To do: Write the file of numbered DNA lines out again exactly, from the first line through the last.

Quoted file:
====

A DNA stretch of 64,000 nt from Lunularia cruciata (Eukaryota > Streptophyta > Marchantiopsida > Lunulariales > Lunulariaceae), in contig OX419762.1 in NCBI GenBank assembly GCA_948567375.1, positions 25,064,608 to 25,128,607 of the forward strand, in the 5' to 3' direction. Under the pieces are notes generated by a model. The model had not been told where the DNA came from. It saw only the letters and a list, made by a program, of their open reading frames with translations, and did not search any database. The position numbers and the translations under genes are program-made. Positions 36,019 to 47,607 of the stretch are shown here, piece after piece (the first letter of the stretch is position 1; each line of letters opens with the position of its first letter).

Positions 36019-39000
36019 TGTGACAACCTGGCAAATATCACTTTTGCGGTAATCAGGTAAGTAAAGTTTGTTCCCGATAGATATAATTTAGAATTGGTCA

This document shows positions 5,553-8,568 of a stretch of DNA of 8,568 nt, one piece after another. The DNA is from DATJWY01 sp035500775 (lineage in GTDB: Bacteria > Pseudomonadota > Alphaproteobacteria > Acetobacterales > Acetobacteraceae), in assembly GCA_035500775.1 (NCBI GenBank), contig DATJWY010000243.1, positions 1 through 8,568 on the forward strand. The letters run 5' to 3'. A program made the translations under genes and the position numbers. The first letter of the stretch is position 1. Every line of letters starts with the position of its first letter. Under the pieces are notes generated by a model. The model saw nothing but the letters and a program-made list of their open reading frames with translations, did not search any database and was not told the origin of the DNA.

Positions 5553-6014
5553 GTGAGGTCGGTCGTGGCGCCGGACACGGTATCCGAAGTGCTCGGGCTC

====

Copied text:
A DNA stretch of 64,000 nt from Lunularia cruciata (Eukaryota > Streptophyta > Marchantiopsida > Lunulariales > Lunulariaceae), in contig OX419762.1 in NCBI GenBank assembly GCA_948567375.1, positions 25,064,608 to 25,128,607 of the forward strand, in the 5' to 3' direction. Under the pieces are notes generated by a model. The model had not been told where the DNA came from. It saw only the letters and a list, made by a program, of their open reading frames with translations, and did not search any database. The position numbers and the translations under genes are program-made. Positions 36,019 to 47,607 of the stretch are shown here, piece after piece (the first letter of the stretch is position 1; each line of letters opens with the position of its first letter).

Positions 36019-39000
36019 TGTGACAACCTGGCAAATATCACTTTTGCGGTAATCAGGTAAGTAAAGTTTGTTCCCGATAGATATAATTTAGAATTGGTCA

This document shows positions 5,553-8,568 of a stretch of DNA of 8,568 nt, one piece after another. The DNA is from DATJWY01 sp035500775 (lineage in GTDB: Bacteria > Pseudomonadota > Alphaproteobacteria > Acetobacterales > Acetobacteraceae), in assembly GCA_035500775.1 (NCBI GenBank), contig DATJWY010000243.1, positions 1 through 8,568 on the forward strand. The letters run 5' to 3'. A program made the translations under genes and the position numbers. The first letter of the stretch is position 1. Every line of letters starts with the position of its first letter. Under the pieces are notes generated by a model. The model saw nothing but the letters and a program-made list of their open reading frames with translations, did not search any database and was not told the origin of the DNA.

Positions 5553-6014
5553 GTGAGGTCGGTCGTGGCGCCGGACACGGTATCCGAAGTGCTCGGGCTC